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December 8, 2006

Experts' Expert: Former CIA case officer Lindsay Moran's guide to spy museums


It appears in today's New York Times and contains all manner of juicy tidbits that vet her cred, like, "There my fondest memory of the agency came to mind: its enormous and varied in-house food court, the best the federal government has to offer."

Here's the article.

    An Ex-Spy’s Guide to Spy Museums

    My tour of the International Spy Museum in downtown Washington began with a disappointment — there is no discount for former spies. After my years of trolling the deserted parks and darkened back alleys of Eastern Europe as a C.I.A. case officer (read spy), I thought I should get a break.

    At least I’d arrived in perfect cold-war weather: a bleak, driving rain that called for nothing short of trench coat, fedora and pointy-tipped umbrella. Of course, my tenure in the agency — 1998 to 2003 — postdated its cold-war heyday, but it was precisely the allure of the C.I.A.’s spy-versus-spy game against the K.G.B. in the ’70s and ’80s that drew me to the murky world of espionage in the first place.

    So with a $15 ticket in hand, I entered a dimly lighted building that seemed infinitely more spooky than C.I.A. headquarters in Langley, Va., where I used to swipe a badge to enter the bowels of a basement reeking of bureaucracy, with overhead fluorescent lights that conveyed the sense of being a lab rat observed from all sides.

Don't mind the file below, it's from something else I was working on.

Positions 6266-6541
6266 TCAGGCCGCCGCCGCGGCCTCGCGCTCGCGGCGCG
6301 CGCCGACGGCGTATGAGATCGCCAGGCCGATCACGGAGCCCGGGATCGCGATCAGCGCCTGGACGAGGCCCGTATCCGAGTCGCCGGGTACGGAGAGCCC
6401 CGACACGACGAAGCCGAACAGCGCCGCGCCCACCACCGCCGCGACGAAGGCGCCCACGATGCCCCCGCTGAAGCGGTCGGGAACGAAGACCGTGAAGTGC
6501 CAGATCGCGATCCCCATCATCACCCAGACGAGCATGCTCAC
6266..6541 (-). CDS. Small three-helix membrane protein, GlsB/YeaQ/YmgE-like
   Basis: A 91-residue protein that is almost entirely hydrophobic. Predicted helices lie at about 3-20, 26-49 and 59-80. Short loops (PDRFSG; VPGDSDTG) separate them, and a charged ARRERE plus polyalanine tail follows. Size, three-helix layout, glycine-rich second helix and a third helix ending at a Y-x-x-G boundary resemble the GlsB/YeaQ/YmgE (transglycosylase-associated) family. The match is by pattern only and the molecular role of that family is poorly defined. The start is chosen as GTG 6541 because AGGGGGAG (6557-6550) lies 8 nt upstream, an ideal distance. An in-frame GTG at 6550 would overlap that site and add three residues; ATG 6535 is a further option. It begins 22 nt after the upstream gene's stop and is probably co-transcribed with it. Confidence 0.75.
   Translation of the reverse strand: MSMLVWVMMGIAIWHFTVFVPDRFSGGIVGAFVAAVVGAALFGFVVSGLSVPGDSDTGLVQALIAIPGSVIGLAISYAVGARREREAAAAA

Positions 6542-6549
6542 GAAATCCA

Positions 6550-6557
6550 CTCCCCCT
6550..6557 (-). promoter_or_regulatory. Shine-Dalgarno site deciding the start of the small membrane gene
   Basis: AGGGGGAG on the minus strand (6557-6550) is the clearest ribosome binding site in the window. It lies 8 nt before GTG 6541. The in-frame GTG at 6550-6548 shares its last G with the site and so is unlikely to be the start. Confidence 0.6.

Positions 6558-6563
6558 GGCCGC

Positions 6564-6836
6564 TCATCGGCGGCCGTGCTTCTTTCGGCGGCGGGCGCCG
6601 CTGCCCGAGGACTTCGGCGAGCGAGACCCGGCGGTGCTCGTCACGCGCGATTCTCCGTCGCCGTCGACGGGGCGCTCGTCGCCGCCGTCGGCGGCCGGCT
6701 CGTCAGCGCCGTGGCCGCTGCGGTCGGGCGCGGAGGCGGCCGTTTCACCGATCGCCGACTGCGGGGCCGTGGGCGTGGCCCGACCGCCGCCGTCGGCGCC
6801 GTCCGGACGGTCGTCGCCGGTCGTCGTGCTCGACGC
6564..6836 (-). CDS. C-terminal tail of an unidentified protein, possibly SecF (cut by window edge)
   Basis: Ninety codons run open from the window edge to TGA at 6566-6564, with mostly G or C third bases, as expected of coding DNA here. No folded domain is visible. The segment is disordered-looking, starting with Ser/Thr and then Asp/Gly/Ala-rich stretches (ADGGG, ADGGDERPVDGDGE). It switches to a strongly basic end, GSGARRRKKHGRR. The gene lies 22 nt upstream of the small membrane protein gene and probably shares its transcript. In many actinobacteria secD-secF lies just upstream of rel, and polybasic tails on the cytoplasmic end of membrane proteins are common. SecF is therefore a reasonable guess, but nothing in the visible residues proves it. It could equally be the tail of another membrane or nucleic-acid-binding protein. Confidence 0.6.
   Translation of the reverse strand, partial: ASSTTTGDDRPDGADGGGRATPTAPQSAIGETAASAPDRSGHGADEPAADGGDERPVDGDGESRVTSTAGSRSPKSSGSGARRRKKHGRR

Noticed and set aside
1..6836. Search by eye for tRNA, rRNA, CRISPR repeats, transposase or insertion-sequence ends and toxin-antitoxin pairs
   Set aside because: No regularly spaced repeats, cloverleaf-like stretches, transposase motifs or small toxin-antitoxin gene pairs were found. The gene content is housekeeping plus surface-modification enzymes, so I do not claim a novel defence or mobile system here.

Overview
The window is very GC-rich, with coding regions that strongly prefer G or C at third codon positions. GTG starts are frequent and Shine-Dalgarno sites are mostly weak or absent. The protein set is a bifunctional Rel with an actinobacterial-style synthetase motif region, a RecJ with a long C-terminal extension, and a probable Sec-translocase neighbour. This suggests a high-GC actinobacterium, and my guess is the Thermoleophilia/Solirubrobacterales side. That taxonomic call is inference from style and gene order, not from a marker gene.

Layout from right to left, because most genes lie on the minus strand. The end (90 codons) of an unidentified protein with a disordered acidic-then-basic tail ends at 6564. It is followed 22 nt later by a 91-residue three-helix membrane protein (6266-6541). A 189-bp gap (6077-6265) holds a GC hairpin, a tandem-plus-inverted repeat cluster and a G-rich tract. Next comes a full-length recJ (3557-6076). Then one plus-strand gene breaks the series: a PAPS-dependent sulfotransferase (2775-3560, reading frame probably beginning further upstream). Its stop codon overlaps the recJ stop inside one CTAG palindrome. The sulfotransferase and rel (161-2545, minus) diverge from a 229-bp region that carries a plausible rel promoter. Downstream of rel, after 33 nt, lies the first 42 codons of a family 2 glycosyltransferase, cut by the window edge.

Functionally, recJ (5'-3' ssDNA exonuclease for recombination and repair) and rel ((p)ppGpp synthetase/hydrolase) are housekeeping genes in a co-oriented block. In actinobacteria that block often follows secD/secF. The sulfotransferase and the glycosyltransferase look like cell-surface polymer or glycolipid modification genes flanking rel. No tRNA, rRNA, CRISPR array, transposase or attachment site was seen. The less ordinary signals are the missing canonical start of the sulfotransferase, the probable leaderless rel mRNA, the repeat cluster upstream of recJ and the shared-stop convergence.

Although I’ve lived in Washington since resigning from the agency, this was my first trip to either of the two intelligence museums open to the public in the city and its suburbs — the other being the National Cryptologic Museum of the National Security Agency in Fort Meade, Md. My firsthand experience and subsequent disillusionment with America’s intelligence apparatus had led me to believe that a spy museum would be hokey, not to mention misleading. In addition, the lines at this one, the Spy Museum, were always too long. On just about any day, a slow-moving line can be seen snaking around the block toward the museum doors.

    But I was curious, just as I had once been curious about the inner workings of the C.I.A. And I’d picked a good day — arriving early and finding only a few people ahead of me.

    With the smattering of other visitors, I began my tour in the Covers and Legends room, where we were instructed to memorize one of several alias identities posted around the room and told we had three minutes to commit our cover stories to memory. One elderly woman complained that there were not enough aliases for the more mature set. I was reminded of an occasion when the agency’s notoriously inept cover office issued me a set of fake documents that mistakenly suggested I had been born on two different dates in two different years.

    We proceeded to the Briefing Room, a small, dark auditorium, reminiscent of many in which I and my fellow trainees staved off sleep during lectures on such scintillating topics as Document Classification Designations. Here we watched a genuinely interesting short film that asked the question, “Could you be a spy?” and outlined a typical agent’s motivations: money, ego, fear of blackmail or, last, ideology. I was initially drawn to the C.I.A. out of a strong sense of patriotism — and so wondered if any of the young people in the room were finding themselves similarly intrigued.